WASHINGTON D.C. - Frustrated with the dog and pony show of telling the President of the United States what to act on, care about, think, tweet, govern on and get angry about from over 200 miles away, Fox and Friends host Steve Doocy recently announced the show will be filming live inside the Oval Office so that they can more effectively shape the policy of the country.
"We want to make sure that we are really connecting with our key demographic. What better way to slander the left and make sure that the President tweets about immigration than to do it 100 feet away from where he falls asleep every night next to a bag of McDonalds?" said Doocy.
"We've got the guy in our pocket, why keep up the charade? Plus I've been told from my sources in the White House sometimes Trump gets distracted during the commercials and puts on old episodes of The Apprentice, if we are live in front of him, we can continue to blame Hillary and Obama for everything even when the cameras are not rolling."
Ainsley Earhardt, Brian Kilmeade and Steve Doocy are reportedly just taking any one of the dozens of empty offices that adorn the West Wing after Trump has had other people fire most of his staff over the last year and a half.
Press Briefings will also just be tapes of that morning's Fox and Friends episode with edited in clips of Sarah Huckabee Sanders calling reporter's valid questions "absolutely ridiculous," over and over again.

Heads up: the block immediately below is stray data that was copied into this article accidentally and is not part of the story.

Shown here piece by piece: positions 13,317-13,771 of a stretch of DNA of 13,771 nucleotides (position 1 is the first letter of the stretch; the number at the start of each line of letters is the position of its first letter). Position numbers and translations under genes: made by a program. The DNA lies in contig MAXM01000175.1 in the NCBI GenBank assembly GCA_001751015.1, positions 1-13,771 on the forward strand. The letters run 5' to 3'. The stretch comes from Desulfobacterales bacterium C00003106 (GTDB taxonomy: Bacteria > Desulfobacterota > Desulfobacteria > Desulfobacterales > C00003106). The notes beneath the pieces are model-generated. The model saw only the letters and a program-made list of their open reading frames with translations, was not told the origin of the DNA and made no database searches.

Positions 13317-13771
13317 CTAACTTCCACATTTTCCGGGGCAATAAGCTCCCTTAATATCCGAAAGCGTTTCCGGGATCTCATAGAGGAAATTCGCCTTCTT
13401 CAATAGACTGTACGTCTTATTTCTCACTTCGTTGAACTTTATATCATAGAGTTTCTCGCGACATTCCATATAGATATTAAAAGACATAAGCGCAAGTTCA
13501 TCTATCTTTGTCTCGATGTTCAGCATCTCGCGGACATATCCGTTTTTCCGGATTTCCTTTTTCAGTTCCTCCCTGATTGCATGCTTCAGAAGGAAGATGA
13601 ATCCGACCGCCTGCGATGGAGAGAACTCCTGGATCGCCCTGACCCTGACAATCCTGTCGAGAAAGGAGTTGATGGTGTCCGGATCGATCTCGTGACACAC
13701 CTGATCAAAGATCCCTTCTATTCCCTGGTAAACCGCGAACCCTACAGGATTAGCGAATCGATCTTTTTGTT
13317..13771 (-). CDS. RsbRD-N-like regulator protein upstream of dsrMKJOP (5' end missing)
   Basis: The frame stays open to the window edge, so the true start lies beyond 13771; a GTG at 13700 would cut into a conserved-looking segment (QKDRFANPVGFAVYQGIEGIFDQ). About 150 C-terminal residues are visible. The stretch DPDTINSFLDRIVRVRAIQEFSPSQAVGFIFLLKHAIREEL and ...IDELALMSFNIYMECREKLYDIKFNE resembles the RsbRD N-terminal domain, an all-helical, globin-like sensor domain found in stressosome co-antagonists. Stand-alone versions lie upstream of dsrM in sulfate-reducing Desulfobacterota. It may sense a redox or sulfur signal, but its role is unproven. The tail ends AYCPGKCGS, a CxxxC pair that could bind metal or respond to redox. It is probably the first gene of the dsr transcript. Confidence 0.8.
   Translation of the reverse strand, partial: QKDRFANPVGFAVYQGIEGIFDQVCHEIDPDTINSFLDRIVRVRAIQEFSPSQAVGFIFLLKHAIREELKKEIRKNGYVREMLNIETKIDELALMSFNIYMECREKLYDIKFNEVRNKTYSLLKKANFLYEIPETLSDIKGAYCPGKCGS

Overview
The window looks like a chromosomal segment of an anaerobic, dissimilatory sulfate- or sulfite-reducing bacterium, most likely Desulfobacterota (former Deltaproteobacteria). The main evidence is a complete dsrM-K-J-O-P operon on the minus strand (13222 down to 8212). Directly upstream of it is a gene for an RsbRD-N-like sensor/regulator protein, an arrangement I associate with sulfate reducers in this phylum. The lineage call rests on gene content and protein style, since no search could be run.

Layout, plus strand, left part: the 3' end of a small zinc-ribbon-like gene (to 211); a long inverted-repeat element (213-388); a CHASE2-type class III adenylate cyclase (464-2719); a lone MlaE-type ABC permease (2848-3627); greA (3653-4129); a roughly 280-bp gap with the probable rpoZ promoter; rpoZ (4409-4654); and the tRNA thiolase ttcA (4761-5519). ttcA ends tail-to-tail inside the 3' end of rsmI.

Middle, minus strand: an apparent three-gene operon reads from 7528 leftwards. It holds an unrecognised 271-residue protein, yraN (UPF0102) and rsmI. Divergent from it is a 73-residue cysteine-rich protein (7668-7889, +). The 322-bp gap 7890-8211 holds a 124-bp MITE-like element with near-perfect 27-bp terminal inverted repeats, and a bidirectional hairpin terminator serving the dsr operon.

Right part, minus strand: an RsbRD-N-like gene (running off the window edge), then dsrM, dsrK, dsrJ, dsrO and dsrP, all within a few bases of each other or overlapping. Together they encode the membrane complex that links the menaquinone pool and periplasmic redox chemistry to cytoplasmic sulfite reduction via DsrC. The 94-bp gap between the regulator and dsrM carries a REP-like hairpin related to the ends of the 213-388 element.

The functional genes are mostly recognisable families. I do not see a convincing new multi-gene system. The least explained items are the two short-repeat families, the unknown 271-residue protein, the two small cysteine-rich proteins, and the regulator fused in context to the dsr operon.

President Trump was initially against the idea until he was told by Doocy that he would still be allowed to tweet during the show and play Fruit Ninja on his iPad during the parts when they aren't directly talking to him.
NEW YORK – Fox News’ HR Department recently announced a change in the company’s retirement plans via a press release. The changes detail the shift from traditional retirement plans to the more and more common payouts after being fired for career-long institutional sexual harassment.
Former Chairmen and CEO Roger Ailes left Fox News in July after multiple accounts of sexual harassment during his 20-year reign as the head of the network. This week, ratings leader Bill O’Reilly was let go for the same reason. Ailes and O’Reilly were pioneers in the new retirement program offered by Fox leaving the network with a 40-million and 25-million-dollar payout respectively.
The new shift at Fox discourages the use or IRA and 401K plans and instead suggest an early career focus on perpetual and well documented sexual harassment towards female employees. “Obviously, we want these claims documented,” said a spokesperson from Fox News, “Otherwise, it’ll be very hard to fire the employee, and if they can’t get terminated, they’re at a very high risk of not getting a substantial payout.”
New guidelines at the news network encourage a career progression that has a new sexual harassment claim brought against a rising male star every four to five years. The literature making the rounds at the news agency warns against too much harassment too soon. Said a spokesperson, “This could very well lead to straight termination without compensation. Nobody wants that.”
It seems the careers of O’Reilly and Ailes have been shown to be ideal examples for success with the new strategy. “The key is to become indispensable to the company, then have everything come to light, not before. Also, being a loud, raging, cocky asshole for 15 years on television also helps,” said O’Reilly when asked how new employees should start planning their harassment schedules.
When asked about female employees’ retirement plans, Fox News suggested they either marry a wealthy man before their looks deteriorated or to be on the other side of a male employee’s sexual harassment claim and receive a settlement that way.